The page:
Join Carol Goodman, in conversation with Nina Shengold, to discuss her new novel The Night Visitors. Ms. Goodman, who attended Family’s Crisis Hot Line training and is now a volunteer at Family, will discuss how working at Family influenced the writing of her novel. Proceeds from sales of The Night Visitors at this event will be donated to Family.
The Golden Notebook, 29 Tinker Street, Woodstock: Sunday, April 28, 2019 at 3:00 pm.
In the fall of 2016 I was teaching at SUNY New Paltz when a student came to my office to explain why she was behind in her work. I’d heard a lot of excuses in my years of teaching, but nothing quite like this. My student had fled an abusive marriage in the city and was living under an assumed name upstate with her two young children. She was struggling to make ends meet while also dealing with the post-traumatic stress of surviving domestic abuse. Of course I gave her an extension and asked what else I could do. She said that it had been helpful just to talk to me.
That didn’t really seem like enough, though. I wanted to help her more, but I didn’t know how. I asked some of my colleagues, and the English department secretary told me that there was a place called Family of Woodstock that gave assistance and counseling to survivors of domestic abuse. I looked up the organization and was impressed to learn of all the services they provided—from food pantries to domestic violence shelters to a crisis hotline. I was happy to have such a resource to tell my student about.
She’d beat me to it. The next time I spoke to her she told me someone else had told her about Family. She’d gone to their New Paltz branch and received help in obtaining Section 8 housing and finding a job. She was hopeful and optimistic. The people at Family had been wonderful.
I was hopeful for my student, too, and made a mental note to check out Family at the end of the semester. Maybe I could volunteer for them. Listening to my student had struck a chord with me. On the day after the 2016 election I called the hotline and a volunteer told me I could come in and fill out an application for hotline training. The next session began in February. I told the volunteer that I’d fill out an application, but she must have picked up something in my voice, because she told me to hold on. When she came back she asked, “What are you doing right now?”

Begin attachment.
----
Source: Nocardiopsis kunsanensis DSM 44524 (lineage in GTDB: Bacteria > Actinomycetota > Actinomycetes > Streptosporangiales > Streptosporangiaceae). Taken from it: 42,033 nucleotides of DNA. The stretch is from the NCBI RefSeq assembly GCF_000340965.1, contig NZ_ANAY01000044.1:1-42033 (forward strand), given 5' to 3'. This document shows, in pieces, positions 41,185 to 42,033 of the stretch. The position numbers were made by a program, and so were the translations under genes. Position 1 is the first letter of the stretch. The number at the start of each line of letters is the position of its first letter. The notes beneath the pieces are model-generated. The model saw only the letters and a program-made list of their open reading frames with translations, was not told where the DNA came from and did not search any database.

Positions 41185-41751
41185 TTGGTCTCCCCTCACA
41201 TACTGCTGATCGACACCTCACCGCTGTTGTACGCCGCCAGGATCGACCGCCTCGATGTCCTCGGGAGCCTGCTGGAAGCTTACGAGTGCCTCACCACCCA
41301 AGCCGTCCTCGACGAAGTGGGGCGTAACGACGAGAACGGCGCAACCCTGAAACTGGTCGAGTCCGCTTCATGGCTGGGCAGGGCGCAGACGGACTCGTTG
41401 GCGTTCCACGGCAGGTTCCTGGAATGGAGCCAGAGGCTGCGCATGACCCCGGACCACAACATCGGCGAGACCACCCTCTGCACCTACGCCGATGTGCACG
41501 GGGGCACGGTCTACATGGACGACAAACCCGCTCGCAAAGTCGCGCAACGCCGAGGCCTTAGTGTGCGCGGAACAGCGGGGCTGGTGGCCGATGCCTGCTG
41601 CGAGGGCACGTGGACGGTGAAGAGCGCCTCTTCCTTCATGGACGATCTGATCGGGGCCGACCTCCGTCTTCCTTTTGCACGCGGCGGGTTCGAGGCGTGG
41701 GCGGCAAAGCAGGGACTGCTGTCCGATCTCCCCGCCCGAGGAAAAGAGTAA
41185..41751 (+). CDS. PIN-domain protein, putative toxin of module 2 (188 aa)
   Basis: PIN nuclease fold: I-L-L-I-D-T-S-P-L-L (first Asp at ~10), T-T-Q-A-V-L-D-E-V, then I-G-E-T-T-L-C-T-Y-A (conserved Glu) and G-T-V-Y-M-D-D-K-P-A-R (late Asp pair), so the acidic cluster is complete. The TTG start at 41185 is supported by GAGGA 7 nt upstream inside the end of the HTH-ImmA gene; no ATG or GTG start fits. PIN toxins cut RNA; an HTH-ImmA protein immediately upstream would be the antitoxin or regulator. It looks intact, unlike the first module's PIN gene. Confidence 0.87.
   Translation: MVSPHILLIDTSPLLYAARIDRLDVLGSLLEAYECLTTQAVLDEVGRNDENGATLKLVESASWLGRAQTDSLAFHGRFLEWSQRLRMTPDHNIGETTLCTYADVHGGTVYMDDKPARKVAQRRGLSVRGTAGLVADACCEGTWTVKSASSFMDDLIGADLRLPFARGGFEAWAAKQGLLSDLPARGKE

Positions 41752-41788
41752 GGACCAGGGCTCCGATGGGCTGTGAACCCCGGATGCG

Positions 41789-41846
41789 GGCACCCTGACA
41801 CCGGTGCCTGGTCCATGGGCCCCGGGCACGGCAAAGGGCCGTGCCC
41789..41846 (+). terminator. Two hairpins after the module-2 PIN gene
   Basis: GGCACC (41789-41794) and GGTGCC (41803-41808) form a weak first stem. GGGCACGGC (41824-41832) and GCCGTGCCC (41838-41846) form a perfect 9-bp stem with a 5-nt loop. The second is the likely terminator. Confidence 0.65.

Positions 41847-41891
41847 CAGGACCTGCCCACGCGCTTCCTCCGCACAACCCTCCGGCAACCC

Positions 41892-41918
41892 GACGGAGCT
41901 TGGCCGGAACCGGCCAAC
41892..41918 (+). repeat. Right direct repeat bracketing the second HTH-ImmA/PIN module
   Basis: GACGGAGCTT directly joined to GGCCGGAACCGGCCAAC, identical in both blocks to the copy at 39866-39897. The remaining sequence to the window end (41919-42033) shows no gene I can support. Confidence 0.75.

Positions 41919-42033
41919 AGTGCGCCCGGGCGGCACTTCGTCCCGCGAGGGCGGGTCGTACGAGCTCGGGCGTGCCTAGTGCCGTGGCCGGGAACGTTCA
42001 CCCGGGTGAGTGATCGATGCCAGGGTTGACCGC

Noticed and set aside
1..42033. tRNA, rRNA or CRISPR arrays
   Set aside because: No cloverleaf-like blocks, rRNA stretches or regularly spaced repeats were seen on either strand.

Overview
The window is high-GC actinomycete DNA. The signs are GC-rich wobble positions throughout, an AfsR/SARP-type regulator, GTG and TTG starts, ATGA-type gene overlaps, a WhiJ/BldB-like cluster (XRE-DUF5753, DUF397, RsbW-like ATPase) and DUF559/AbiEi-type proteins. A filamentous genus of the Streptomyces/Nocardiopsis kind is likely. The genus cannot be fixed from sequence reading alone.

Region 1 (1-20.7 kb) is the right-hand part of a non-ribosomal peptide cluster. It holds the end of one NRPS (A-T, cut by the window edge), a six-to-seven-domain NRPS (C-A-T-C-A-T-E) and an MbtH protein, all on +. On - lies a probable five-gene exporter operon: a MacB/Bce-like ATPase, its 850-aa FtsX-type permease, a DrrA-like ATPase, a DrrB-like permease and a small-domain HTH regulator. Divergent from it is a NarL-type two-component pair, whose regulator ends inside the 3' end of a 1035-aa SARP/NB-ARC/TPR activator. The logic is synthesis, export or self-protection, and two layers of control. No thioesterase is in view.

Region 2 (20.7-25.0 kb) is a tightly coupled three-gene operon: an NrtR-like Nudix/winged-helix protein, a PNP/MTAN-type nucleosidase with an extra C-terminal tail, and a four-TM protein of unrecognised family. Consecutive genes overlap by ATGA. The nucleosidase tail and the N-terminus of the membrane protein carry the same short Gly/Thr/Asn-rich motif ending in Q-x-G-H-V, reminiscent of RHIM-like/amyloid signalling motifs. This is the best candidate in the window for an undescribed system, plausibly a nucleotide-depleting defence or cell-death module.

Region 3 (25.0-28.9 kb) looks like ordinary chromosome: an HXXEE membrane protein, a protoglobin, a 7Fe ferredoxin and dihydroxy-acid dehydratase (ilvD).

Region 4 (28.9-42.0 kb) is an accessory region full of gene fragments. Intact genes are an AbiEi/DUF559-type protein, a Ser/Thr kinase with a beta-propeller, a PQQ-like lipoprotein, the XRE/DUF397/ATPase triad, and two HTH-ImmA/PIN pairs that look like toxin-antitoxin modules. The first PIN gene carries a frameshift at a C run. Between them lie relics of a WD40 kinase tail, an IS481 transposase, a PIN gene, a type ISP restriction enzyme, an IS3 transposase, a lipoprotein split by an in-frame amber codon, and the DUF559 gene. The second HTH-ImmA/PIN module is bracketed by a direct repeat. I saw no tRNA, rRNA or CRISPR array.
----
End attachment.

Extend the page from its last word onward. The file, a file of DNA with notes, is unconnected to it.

“Sitting here feeling crappy,” I told her.
“Do you want to come in and help with a mailing?” she asked.
I told her I’d be right over.
In the months between that day and when I began volunteer training I started The Night Visitors; by the time I began my shifts on the hotline I had finished most of the book. It may seem surprising that I wrote most of the book before I began working at Family, but I’m glad I did. The first thing I learned in my training is that everything you hear at Family, on the phone or in the building, and any personal confidences shared during training, are completely confidential. I know that I never used anything that I heard at Family in this book because I’d written most of it before I started there. I did ask in my training if I could share procedural methods from the training and was told I could. So I was able to give my character Mattie some of the techniques I learned in training. Mattie knows how to brace her body for a physical blow and how to ask someone if they’re thinking about suicide. I also learned, though, that much of what Mattie does goes against procedure, but by then I knew Mattie was the kind of woman who might throw out the rules when she had to.
The people I have met at Family inform the spirit of this book. Their dedication, selflessness, good humor, and kindness never cease to amaze me. They have taught me that there are kindly ones willing to help the vulnerable, and that family is not determined by biology—it’s what we make from the people we help and are helped by. And in the end, that’s what I wanted for my characters, Mattie, Alice and Oren—to find their family of choice.